Escharopora maculata

Phylum: Bryozoa
Class: Stenolaemata
Order: Cryptostomata
Genera: Escharopora
Species: Escharopora maculata (Ulrich)

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History (Nickles & Bassler, 1900)

    • 1882 Ptilodictya maculata Ulrich, Jour. Cincinnati Soc. Nat. Hist., V, p. 163, pl. vi, 17, pl. vii, 4, 4a.
    • 1890 Ptilodictya maculata Ulrich, Geol. Surv. Illinois, VIII, fig. 6b (p. 317).
    • 1893 Escharopora maculata Ulrich, Geol. Minnesota, III, p. 167.

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Stratigraphic Occurrences


Geographic Occurrences

Map point data provided by iDigBio.
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Sequences (Formations)

  • C2 Sequence (Fairmount)
  • C1 Sequence (Cynthiana)

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Identification in Hand Sample
E. maculata

  • Zoarium Morphology: Unbranching, simple “frond”; more robust: width up to 4mm, length up to 13 mm, thickness 2-3mm
  • Zoecia: Sub-elliptical; arranged diagonally in intersecting series (angles between 50* and 80*)
  • Mesozooids: Few
  • Monticules: Conspicuous, elevated
  • Maculae: Several mm apart, composed of larger apertures

Escharopora maculata from the Kope Formation of Maysville, Kentucky (OUIP 2413)

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Holland (UGA Strat Lab, 2013):

  • Forms flaring fronds, intermediate in shape between E. falciformis and E. pavonia.

McFarlan, (1931):

  • E. maculata: A more robust form. Width up to 4 mm, length up to 13 mm, thickness 2-3 mm. Characterized by conspicuous, usually elevated, maculae several mm apart, composed of larger apertures

Ulrich (1881):

  • Zoarium consisting of single, unbranched, flattened, two-edged frond, which is more or less curved, and gradually expands from the pointed articulating “head” upwards. The width of the frond above varies in different examples from one-half an inch to one and a half inches. The total length may exceed five inches, while the greatest thickness of a robust specimen does not exceed one-tenth of an inch. From one to two-tenths of an inch above the extremity of the striated and more or less pointed articulating process, the zoarium suddenly expands and forms a kind of shoulder. Cells rhomboidal or hexagonal, with oval or circular apertures, and arranged in intersecting diagonal lines, the regularity of which is interrupted at intervals of about .1 inch, by groups of cells or a larger size than the average, which occupy slight elevations of the surface. Between these groups, about twelve cells occupy the space of .1 inch. Walls of cells at the surface moderately thin. Sections show that the walls are thick and perforated by connecting foramina, and diaphragms are developed at corresponding levels in contiguous tubes. In tangential sections the cells are usually, irregularly petaloid; the pseudo-septa number in each tube from one to five.
  • The characters of this species are intermediate between those of P. falciformis, Nicholson, and P. pavonia, D’Orbigny. From the former, it is distinguished by its much more robust fronds, and groups or larger-sized cells. From the latter, it is separated by its comparatively narrow fronds, which never expand so irregularly, nor nearly so much as those of P. pavonia.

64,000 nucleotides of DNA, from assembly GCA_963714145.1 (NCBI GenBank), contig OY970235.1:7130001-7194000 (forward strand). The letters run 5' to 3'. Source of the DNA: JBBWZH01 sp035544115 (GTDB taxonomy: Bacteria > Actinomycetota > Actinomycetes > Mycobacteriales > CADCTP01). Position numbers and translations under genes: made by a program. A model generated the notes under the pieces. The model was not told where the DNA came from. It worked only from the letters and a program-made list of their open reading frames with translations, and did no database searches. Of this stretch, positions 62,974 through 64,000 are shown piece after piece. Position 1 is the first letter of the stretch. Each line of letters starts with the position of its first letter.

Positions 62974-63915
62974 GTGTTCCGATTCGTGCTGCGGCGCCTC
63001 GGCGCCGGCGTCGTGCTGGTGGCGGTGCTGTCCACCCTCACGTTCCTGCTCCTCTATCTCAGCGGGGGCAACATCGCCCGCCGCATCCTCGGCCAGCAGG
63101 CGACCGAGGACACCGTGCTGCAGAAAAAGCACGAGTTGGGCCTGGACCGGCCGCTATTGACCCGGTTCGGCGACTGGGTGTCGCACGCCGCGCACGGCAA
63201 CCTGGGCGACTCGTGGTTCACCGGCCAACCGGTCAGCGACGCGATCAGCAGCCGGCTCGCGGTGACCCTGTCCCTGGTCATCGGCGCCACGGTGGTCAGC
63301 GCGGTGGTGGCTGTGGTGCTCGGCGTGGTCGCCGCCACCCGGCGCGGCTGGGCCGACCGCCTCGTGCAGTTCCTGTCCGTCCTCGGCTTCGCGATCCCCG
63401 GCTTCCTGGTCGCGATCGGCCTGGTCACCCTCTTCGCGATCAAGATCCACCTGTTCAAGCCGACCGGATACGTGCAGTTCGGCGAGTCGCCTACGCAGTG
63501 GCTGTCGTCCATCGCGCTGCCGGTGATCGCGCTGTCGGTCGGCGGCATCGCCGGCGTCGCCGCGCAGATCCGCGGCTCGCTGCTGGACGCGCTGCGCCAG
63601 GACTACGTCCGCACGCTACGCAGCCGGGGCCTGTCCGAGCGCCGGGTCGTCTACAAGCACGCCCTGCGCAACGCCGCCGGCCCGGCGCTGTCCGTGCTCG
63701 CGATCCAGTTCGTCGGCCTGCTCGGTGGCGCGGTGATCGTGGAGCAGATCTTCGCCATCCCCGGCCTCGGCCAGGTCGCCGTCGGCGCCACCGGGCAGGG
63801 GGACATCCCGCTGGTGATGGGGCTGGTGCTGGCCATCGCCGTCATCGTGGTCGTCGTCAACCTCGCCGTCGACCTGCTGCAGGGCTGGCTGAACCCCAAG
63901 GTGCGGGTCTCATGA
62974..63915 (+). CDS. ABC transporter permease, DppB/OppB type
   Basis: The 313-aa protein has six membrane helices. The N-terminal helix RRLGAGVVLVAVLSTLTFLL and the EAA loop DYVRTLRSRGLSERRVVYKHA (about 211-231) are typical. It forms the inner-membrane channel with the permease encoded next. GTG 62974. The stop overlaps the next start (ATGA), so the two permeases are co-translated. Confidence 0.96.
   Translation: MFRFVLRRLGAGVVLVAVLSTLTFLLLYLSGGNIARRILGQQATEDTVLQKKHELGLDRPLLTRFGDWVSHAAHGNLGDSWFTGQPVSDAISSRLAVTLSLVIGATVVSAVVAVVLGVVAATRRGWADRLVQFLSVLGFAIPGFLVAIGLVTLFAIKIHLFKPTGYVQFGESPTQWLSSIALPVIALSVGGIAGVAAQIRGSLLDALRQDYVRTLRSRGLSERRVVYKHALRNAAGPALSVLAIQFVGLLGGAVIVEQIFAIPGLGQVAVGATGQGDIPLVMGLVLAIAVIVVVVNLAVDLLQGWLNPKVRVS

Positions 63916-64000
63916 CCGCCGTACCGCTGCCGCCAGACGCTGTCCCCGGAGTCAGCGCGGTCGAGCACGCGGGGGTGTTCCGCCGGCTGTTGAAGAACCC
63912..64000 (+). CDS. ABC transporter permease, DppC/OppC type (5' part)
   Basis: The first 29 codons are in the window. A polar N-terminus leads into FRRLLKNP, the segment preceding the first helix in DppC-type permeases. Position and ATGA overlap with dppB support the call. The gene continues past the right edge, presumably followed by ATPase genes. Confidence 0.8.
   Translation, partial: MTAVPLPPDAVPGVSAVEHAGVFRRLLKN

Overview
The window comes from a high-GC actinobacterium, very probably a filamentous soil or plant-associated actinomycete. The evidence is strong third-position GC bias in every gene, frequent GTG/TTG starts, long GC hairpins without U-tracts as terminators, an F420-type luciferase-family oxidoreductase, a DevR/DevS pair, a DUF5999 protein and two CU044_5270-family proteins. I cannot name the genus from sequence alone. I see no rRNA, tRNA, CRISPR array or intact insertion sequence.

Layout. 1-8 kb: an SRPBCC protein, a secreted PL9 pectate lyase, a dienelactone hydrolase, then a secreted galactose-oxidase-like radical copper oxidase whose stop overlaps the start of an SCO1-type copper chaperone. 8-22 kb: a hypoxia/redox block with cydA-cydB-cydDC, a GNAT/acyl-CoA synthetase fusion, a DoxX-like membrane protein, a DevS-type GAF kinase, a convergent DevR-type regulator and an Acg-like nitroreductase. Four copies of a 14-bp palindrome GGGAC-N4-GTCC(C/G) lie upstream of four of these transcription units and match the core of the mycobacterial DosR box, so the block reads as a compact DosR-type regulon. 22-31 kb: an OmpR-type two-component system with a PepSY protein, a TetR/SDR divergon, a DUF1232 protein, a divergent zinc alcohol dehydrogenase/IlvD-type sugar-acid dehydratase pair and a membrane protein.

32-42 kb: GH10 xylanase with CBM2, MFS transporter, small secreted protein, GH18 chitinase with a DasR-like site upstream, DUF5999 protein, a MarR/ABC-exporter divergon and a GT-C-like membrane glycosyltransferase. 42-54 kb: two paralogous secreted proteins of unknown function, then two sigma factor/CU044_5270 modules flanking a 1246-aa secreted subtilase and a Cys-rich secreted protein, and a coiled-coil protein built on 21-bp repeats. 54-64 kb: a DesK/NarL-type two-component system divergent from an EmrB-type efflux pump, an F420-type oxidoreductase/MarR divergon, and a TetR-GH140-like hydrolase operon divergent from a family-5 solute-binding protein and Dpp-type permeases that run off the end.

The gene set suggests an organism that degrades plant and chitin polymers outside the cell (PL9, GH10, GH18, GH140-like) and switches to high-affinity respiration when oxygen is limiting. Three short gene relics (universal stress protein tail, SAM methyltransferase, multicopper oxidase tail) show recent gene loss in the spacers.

• In this connection, it is proper to consider the characters of Ptilodictya pavonia, D’Orb., since Dr. Nicholson (“Monticulipora,” p. 196, 1881), has questioned my view of the affinities of this species. D’Orbigny originally referred the species to the genus Ptilodictya, which course I believe to have been unquestionably correct. In his discussion of the subject, Dr. Nicholson says (loc. cit.): “This beautiful form presents a considerable superficial resemblance to Ptilodictya and has been referred to this genus. It wants, however, the definitely circumscribed and peculiarly marked lateral margins of the fronds of the Polyzoan type; and, what is more important, it is without the peculiarly striated central lamina of the Ptilodictya. It is true that the bases of the corallites in M. pavonia, D’Orb., are so united with one another as to give rise to an irregular calcareous membrane, which separates the two halves of the corallum; but none of the specimens that I have seen exhibit any tendency to split along the line of this membrane, nor can the corallites be forcibly removed from one side of it, exposing the median lamina as a definitive structure. In both these respects, the Ptilodictyae would show quite different phenomena.” The first character – i.e. the nonporiferous margin which Dr. Nicholson erroneously regards as lacking in P. pavonia – is, of course, not developed along the growing margin of the fronds, but in all specimens preserving the “articulating process,” the non-poriferous margin may be traced along the edges of the lower portion of the frond. The non-poriferous margin in P. pavonia (Plate VII, fig. 3a), is precisely like that of either P. falciformis or P. maculate. Judging from the above quotation, it would appear that Dr. Nicholson has entirely misconceived the character of the median laminae of the Ptilodictyonidae. If I understand him correctly, he believes that the exis is constituted by a definitive structure from which the two layers of cells may be striped. This impression is manifestly erroneous, nor do I know of a single double-leaved Bryozoan in which such a structure may be demonstrated. In Ptilodictya the facets are, simply, that we have two layers of cells which are grown together back to back by the adhesion of the epithecal laminae of each layer. This fact may be readily demonstrated either in thin sections of fractures. In both tests, the characters presented by P. pavonia, are precisely like those observed in other species of the genus. On plate VII., figs. 3 and 3a, are represented two specimens of P. pavonia, both of which preserve a portion of the frond and the articulating process. The importance of the fact that this species possesses a jointed zoarium can not be overestimated, since it completes the chain of evidence that established the near relationship of P. pavonia to some of the more typical species of the genus.